On love

February 14, 2007 at 9:47 pm Leave a comment

Going into the grocery story Sunday night, I had to fight my way through a sea of red and pink. The Valentine’s Day paraphernalia were everywhere: hearts of all sizes and shades, long-stemmed roses freshly picked, overstuffed teddy bears, and of course hordes of chocolate.

hearts.jpgIf an alien were dropped on our planet and were asked to define love with nothing to go on but our Valentine’s Day commercialism, I wonder what he’d say? Probably the essence of love was passionate feelings, emotional attraction, and a bunch of warm fuzzies running through one’s body.

But of course that definition would be a bit short of the mark.

Like or love?

One of the best insights I’ve ever heard on love came from a slim little volume entitled The God You Thought You Knew. In it, author Richard Neil makes the point that there is a world of difference between the emotion of “like” and the committed action of “love”:

Like is defined by my feelings; love is defined by your need. Like can change with circumstances; love is constant and never changes…Love is a principle that never fails.

Interestingly, as Neil points out, God never commands like in the Bible. God defines the greatest form of love as the act of sacrificing oneself for another (John 15:13), and he tells us to follow this model, but he never tells us we need to like it or feel warm and fuzzy about it. He asks for action, not feeling (2 John 1:6)—presumably because we cannot make ourselves like or enjoy something by an act of will.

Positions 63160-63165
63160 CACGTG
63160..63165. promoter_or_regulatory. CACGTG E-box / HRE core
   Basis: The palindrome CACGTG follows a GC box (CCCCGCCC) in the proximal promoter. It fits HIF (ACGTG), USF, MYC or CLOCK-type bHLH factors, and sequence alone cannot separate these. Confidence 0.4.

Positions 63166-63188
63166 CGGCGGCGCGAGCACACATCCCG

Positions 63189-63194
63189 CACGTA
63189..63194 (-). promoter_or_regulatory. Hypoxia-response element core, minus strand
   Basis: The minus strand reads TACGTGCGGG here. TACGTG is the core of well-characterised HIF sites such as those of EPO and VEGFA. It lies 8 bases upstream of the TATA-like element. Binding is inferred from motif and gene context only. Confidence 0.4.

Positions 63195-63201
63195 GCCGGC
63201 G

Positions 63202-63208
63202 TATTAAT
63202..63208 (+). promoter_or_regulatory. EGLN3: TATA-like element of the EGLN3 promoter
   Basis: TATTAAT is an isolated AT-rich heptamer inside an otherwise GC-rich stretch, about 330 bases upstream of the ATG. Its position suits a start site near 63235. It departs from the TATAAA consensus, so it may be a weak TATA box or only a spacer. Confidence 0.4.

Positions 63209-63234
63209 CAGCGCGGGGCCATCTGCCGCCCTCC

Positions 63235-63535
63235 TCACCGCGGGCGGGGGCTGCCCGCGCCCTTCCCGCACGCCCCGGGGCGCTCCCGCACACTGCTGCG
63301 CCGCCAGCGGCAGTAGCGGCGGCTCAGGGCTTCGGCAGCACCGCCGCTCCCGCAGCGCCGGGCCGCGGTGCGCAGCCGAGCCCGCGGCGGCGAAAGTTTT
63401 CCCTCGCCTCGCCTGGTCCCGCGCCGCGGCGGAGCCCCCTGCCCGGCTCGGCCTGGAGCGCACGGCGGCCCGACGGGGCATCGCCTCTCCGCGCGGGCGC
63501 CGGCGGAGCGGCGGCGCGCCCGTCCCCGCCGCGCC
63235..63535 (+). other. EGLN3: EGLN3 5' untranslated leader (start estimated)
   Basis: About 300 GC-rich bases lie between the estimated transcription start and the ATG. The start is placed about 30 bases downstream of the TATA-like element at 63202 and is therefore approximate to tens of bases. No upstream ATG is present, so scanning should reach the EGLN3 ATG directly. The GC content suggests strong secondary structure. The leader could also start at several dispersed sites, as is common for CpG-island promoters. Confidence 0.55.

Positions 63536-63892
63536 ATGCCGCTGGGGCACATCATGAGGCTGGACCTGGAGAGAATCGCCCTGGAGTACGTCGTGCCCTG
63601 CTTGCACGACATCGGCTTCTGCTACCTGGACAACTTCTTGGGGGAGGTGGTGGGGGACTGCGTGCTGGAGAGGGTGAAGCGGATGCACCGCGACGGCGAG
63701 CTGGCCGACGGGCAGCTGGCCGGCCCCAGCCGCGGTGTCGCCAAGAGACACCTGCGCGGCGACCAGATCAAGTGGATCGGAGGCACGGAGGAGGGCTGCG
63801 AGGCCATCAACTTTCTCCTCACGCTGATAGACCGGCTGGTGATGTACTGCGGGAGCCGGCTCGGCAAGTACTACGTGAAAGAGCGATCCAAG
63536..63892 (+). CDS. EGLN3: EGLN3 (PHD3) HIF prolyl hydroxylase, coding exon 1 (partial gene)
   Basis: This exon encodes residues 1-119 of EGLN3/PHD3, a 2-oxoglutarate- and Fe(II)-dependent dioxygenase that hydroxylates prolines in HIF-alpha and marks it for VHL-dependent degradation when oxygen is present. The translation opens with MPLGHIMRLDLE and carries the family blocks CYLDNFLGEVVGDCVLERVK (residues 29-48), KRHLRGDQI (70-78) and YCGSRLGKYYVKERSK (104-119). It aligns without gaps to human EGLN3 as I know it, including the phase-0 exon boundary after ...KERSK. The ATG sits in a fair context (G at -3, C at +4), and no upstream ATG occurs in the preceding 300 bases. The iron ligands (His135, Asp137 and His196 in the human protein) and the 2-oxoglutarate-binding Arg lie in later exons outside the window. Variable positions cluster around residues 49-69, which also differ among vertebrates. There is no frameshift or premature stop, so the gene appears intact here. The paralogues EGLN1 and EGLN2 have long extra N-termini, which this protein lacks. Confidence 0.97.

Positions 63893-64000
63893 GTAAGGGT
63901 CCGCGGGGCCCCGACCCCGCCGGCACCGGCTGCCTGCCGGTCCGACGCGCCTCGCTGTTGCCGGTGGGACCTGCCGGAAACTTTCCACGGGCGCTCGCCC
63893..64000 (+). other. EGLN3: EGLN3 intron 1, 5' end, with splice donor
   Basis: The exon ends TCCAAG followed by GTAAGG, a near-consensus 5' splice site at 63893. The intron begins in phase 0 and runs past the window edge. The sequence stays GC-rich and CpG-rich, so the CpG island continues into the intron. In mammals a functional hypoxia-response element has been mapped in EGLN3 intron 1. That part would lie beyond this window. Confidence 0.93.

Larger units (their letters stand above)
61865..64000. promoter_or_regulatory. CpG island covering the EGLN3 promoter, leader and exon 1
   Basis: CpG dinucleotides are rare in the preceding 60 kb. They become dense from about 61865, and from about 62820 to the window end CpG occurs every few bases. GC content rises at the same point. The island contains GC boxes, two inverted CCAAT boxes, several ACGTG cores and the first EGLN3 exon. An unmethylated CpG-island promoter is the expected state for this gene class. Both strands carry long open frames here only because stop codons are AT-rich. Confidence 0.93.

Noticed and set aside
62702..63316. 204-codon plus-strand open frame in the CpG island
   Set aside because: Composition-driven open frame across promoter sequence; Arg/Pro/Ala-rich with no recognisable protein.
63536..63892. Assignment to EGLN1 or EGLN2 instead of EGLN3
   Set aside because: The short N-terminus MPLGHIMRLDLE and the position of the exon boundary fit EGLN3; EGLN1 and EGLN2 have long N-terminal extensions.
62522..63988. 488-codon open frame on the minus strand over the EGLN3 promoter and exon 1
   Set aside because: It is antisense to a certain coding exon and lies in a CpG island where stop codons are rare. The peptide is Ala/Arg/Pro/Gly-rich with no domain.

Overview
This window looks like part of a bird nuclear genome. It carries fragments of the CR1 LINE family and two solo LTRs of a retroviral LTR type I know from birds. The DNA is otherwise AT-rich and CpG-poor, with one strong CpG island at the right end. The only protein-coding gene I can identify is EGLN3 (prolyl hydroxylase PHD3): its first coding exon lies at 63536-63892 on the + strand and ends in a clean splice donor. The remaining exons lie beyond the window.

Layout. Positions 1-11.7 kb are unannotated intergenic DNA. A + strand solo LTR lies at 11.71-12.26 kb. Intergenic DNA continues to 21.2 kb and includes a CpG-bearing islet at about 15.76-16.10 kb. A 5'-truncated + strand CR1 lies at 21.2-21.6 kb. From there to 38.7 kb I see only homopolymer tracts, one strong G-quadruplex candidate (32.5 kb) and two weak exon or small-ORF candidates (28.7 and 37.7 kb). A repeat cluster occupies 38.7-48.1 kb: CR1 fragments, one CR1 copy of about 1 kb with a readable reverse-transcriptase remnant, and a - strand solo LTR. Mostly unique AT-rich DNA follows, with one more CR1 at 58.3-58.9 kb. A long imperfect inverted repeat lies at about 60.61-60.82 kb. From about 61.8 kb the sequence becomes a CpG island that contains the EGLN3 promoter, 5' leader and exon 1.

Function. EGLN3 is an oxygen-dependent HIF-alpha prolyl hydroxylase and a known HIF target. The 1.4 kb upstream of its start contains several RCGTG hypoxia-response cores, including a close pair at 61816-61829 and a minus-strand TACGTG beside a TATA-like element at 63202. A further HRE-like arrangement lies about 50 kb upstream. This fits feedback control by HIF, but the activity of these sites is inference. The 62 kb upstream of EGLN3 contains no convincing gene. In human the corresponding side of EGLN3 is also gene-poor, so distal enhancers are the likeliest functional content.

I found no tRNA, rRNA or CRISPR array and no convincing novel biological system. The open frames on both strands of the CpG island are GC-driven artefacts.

This idea puts a new spin on loving one’s enemies: If love requires feelings, I just can’t do it–and it’s easy to feel guilty about that. But it’s quite freeing to know that God never said I needed to feel warm fuzzies about my enemies.

Loving without reason
neil-book.jpgA careful read of the Bible’s depiction of love yields another surprise: The Bible never gives us any reason why we should love others, beyond the fact that God loved us first. Nor does he give any reason why he himself loves us—God tells us simply that he chose to love us, but not based on any specified criteria.

Neil quotes Deuteronomy 7:7-8, describing God’s choice to love Israel:

The Lord did not set his love upon you, nor choose you, because ye were more in number than any people; for ye were the fewest of all people: But because the Lord loved you, and because he would keep the oath which he had sworn unto your fathers, hath the Lord brought you out with a mighty hand…

According to Neil, there is a good rationale for God not to give a reason for loving: After all, anytime someone can give a reason for loving, he or she can also give a reason for not loving.

If I love you because you are beautiful or smart or kind, or because you make me feel good about myself, then whenever you stop doing or being these things, I have lost my reason for loving you.

But this is not the way God works. He loves us not because of our character, but because of his own: “God is love” (1 John 4:16). His followers, I suppose, are called to nothing less.

Happy Valentine’s Day.


Entry filed under: Uncategorized.

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profile.jpgI am working on my M.A. in Religion at Andrews University in Berrien Springs, Michigan. Besides having a big interest in theology, history, ethics, and the deep stuff of life, I am also very fond of Mediterranean food, snow, and the color red.

Email me: jamie.kiley@gmail.com

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